A free reverse engineering framework called GHIDRA developed by the U.S. National Security Agency will be released at the RSAConference in March.
GHIDRA software is essentially a disassembler, that breaks down executable files into assembly code that can then be examined by humans.
Developed in the early the 2000s, GHIDRA has been used by several other US government agencies where cyber teams need to analyze malware strains or suspicious software.
According to ZDNet, the existence of this reverse engineering tool isn’t exactly a secret and the concept isn’t new either. GHIDRA came into the spotlight in March 2017 when WikiLeaks revealed it in the Vault7 (a collection of internal documentation files supposedly stolen from CIA’s network)
The Vault7 documents describe GHIDRA as a tool that is coded in Java and has a graphical user interface (GUI). It works on Windows, Mac, and Linux.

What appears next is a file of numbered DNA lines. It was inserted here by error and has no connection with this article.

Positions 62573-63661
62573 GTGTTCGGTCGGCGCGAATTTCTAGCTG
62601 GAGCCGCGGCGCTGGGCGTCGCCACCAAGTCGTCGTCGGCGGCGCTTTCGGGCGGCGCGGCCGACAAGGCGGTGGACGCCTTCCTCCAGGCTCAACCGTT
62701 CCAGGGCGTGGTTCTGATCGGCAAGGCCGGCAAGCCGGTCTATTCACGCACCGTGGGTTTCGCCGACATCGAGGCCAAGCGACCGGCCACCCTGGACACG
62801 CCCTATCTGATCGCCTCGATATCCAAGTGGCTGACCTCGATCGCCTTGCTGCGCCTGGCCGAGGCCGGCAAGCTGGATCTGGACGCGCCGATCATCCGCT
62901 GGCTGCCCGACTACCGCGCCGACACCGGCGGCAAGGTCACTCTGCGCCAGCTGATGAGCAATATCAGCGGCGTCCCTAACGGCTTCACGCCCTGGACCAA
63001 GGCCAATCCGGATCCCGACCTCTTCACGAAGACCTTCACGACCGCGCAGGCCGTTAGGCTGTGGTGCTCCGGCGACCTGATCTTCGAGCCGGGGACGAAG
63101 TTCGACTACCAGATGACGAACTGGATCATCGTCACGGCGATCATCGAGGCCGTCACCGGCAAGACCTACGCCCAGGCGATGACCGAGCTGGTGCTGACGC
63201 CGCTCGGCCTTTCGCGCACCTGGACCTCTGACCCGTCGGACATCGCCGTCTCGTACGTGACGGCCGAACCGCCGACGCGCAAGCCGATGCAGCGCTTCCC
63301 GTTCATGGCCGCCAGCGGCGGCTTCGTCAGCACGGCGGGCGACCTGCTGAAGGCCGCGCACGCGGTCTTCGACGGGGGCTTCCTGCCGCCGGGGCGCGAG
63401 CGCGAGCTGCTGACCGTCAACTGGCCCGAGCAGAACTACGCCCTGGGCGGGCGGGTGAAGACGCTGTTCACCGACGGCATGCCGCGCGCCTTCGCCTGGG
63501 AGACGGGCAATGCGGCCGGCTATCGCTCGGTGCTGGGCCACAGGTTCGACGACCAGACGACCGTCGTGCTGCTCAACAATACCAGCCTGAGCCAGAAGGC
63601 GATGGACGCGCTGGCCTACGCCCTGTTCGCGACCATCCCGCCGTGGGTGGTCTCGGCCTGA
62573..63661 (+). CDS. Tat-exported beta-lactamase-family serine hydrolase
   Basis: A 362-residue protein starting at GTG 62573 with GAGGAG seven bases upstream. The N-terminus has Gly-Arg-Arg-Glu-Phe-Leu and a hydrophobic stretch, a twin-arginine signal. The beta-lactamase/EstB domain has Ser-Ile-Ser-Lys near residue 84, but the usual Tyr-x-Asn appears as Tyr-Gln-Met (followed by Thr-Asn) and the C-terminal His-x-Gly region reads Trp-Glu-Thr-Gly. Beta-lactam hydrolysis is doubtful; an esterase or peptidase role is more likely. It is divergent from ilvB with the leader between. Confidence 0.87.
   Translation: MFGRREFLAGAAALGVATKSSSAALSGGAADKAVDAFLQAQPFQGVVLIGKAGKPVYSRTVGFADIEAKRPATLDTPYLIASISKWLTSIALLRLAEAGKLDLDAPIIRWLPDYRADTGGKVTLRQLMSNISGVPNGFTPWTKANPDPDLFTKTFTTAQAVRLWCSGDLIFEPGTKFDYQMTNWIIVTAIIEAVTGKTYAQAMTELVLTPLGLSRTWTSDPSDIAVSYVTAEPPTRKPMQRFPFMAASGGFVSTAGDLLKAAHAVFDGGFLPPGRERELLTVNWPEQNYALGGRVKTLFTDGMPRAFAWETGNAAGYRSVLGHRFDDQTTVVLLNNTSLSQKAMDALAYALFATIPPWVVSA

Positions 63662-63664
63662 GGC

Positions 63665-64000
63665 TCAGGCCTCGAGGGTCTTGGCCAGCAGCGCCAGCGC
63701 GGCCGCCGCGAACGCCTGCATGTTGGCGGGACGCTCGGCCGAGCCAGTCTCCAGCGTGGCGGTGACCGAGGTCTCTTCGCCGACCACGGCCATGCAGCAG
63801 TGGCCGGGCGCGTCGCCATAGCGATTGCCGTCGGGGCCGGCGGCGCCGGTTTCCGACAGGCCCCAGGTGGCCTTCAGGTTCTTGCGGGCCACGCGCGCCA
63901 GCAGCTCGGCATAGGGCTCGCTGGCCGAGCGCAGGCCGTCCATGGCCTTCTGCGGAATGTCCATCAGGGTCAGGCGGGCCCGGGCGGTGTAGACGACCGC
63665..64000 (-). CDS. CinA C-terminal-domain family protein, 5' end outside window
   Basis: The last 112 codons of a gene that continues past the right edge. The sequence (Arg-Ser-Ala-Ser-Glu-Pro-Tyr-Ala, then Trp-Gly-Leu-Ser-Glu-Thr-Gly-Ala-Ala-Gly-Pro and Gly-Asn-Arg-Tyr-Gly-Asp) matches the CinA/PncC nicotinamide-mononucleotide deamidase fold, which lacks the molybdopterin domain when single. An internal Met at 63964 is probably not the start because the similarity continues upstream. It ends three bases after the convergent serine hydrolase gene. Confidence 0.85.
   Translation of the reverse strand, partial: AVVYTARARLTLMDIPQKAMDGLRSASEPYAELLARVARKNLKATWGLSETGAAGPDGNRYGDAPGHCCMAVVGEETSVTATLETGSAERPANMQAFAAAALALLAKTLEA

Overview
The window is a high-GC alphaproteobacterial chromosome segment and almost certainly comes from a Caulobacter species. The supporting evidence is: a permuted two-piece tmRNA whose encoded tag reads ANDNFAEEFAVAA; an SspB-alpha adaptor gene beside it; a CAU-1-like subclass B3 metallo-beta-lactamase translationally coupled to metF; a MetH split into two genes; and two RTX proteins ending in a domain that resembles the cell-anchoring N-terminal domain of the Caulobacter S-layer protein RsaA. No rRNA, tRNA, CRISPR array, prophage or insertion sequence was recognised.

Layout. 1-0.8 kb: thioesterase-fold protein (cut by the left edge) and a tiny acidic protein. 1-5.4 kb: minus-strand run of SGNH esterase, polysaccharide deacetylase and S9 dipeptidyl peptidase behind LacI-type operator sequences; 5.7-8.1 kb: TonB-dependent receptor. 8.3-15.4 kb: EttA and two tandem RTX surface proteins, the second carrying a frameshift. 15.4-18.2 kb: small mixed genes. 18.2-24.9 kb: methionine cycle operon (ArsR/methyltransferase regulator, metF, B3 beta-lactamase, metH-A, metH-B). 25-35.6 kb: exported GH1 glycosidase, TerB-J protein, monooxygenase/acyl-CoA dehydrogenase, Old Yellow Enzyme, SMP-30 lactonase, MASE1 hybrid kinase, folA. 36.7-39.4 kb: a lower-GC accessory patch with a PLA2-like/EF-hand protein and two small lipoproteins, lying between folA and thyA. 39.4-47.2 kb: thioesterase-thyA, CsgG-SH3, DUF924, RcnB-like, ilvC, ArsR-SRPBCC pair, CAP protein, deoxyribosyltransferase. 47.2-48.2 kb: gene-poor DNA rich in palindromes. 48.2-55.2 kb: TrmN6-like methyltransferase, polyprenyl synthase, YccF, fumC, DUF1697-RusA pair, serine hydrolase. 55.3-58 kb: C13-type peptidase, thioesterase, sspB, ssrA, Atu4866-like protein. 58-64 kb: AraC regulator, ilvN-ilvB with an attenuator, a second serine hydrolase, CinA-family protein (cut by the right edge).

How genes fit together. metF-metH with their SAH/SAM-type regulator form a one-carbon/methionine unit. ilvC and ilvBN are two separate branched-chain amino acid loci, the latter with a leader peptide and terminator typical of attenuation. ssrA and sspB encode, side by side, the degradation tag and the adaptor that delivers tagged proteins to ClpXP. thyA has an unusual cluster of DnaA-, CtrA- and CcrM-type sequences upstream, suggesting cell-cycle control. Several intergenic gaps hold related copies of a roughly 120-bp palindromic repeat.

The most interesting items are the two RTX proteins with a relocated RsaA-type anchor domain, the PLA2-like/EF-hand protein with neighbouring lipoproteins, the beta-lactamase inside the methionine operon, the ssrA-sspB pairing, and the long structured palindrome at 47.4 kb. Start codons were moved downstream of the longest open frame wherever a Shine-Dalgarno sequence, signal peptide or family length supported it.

GHIDRA also has the capability to analyze binaries for all major OS such as Windows, Mac, Linux, Android, and iOS. The software’s modular architecture lets users add packages when they need extra features.
Other existing reverse engineering options like IDA are expensive and generally inaccessible so even though GHIDRA is said to be slower and buggier, it still makes up for a great tool for those who’d like to see what makes a code tick.
Meanwhile, on NSA’s part, this gesture isn’t entirely altruistic as there are benefits of open-sourcing GHIDRA such as free maintenance from the open source community. This might allow GHIDRA to improve and catch up to other tools like IDA.
The software will be demoed at the RSA conference in March and is expected to be released on the NSA’s Code page and GitHub account soon.
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